In GnuPG I have a master key that doesn't expire, with separate subkeys with one year expiration time for encryption, authentication, and signing. If I update the expiration dates of my subkeys, will I need to make new backup copies of my private master key?


The expiration date of subkeys is stored in a special kind of signature issued by the primary master key on the subkey. With other words, if you change the expiration date, no private keys are changed at all. If you can restore the public key later (for example, fetching it from the key server network), you're fine.

  • Thanks! I read somewhere that private keys also contain full copies of public keys (and subkeys). Would there be conflicts if I tried to import my backup private key into a keyring where I already held the updated versions of my public subkeys? I tried doing it and it did not complain. – Jean Jul 18 '16 at 10:13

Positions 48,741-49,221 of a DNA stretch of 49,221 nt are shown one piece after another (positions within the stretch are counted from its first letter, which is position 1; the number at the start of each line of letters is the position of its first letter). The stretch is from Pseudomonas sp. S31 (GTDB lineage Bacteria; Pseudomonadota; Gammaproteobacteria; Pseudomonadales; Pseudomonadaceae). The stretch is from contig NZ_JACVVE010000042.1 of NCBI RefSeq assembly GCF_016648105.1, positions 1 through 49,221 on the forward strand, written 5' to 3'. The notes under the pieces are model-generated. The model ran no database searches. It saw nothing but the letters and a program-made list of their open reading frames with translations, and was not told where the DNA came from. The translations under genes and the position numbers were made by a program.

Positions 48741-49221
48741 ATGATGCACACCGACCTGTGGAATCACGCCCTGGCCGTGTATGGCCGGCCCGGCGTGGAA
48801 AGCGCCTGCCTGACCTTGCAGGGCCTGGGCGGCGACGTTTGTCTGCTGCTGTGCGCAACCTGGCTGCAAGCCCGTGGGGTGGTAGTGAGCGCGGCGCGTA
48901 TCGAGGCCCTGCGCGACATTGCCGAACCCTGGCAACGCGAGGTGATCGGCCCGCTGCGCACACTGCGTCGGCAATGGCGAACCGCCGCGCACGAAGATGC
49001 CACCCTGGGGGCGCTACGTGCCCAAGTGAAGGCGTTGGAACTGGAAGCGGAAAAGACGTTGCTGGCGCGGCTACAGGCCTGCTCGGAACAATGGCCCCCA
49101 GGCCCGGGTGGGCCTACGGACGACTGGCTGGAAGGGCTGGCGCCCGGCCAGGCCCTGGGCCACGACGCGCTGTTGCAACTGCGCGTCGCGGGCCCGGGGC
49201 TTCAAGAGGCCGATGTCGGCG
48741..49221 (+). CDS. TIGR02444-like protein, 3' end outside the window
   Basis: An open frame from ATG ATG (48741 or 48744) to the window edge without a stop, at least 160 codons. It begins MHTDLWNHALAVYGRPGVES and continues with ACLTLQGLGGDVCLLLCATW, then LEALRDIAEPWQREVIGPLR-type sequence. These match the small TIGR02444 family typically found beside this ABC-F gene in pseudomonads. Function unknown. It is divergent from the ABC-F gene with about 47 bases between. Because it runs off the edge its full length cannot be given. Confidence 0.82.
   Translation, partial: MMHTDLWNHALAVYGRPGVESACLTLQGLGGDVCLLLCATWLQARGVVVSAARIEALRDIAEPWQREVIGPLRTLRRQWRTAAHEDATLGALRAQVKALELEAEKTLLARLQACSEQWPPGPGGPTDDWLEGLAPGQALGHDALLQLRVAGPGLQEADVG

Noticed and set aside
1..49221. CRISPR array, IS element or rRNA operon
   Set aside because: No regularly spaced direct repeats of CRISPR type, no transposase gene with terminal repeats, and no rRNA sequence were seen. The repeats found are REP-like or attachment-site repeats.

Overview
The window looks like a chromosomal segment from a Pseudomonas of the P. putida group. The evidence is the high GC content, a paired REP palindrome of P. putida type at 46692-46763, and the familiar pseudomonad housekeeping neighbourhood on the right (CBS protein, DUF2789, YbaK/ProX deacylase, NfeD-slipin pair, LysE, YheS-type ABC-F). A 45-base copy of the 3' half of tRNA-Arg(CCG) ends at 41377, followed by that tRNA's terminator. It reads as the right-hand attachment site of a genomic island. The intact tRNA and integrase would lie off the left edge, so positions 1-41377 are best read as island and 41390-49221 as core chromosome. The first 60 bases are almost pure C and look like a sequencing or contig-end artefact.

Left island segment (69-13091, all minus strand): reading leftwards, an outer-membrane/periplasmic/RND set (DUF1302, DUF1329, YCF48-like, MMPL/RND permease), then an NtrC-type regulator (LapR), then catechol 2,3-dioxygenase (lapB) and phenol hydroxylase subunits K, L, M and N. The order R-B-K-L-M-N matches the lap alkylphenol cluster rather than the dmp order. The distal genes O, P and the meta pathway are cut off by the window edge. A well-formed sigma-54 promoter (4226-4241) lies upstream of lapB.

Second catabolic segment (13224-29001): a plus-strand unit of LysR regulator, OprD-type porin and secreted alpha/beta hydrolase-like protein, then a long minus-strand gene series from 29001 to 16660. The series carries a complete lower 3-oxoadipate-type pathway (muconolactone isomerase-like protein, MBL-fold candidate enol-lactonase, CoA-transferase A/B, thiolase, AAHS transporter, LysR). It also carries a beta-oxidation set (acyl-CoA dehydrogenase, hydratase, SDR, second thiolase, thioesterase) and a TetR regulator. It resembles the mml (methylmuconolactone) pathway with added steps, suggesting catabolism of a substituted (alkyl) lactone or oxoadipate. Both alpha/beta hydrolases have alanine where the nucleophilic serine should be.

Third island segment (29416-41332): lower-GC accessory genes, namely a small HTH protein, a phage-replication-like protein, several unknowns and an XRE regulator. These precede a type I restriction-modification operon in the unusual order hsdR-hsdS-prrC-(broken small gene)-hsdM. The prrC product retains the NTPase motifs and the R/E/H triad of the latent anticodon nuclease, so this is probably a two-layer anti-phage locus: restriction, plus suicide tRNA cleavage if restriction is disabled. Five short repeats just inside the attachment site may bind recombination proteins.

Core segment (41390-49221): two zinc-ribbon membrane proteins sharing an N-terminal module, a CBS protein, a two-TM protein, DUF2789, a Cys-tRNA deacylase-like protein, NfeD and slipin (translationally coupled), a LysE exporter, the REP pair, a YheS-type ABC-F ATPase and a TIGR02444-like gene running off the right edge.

• The private keys have the public key information attached, that's right. But the settings packets have a creation timestamp attached, so the newer ones (from key servers, ...) will overrule the old ones from the backup. Anyway, as long as you have the private primary key, you could easily extend the expiration period again. – Jens Erat Jul 18 '16 at 11:07
  • Makes sense, thanks. For completeness's sake, does the same apply to editing/adding/removing UIDs, photo IDs, signatures, etc? – Jean Jul 19 '16 at 0:07
  • Everything included in the public key is available this way. Obviously, you still need the private keys for private key operations (the private primary key for key management, the private encryption subkeys for decryption of encrypted messages, signing subkeys are only required for signatures and can be recreated arbitrarily). – Jens Erat Jul 19 '16 at 16:08

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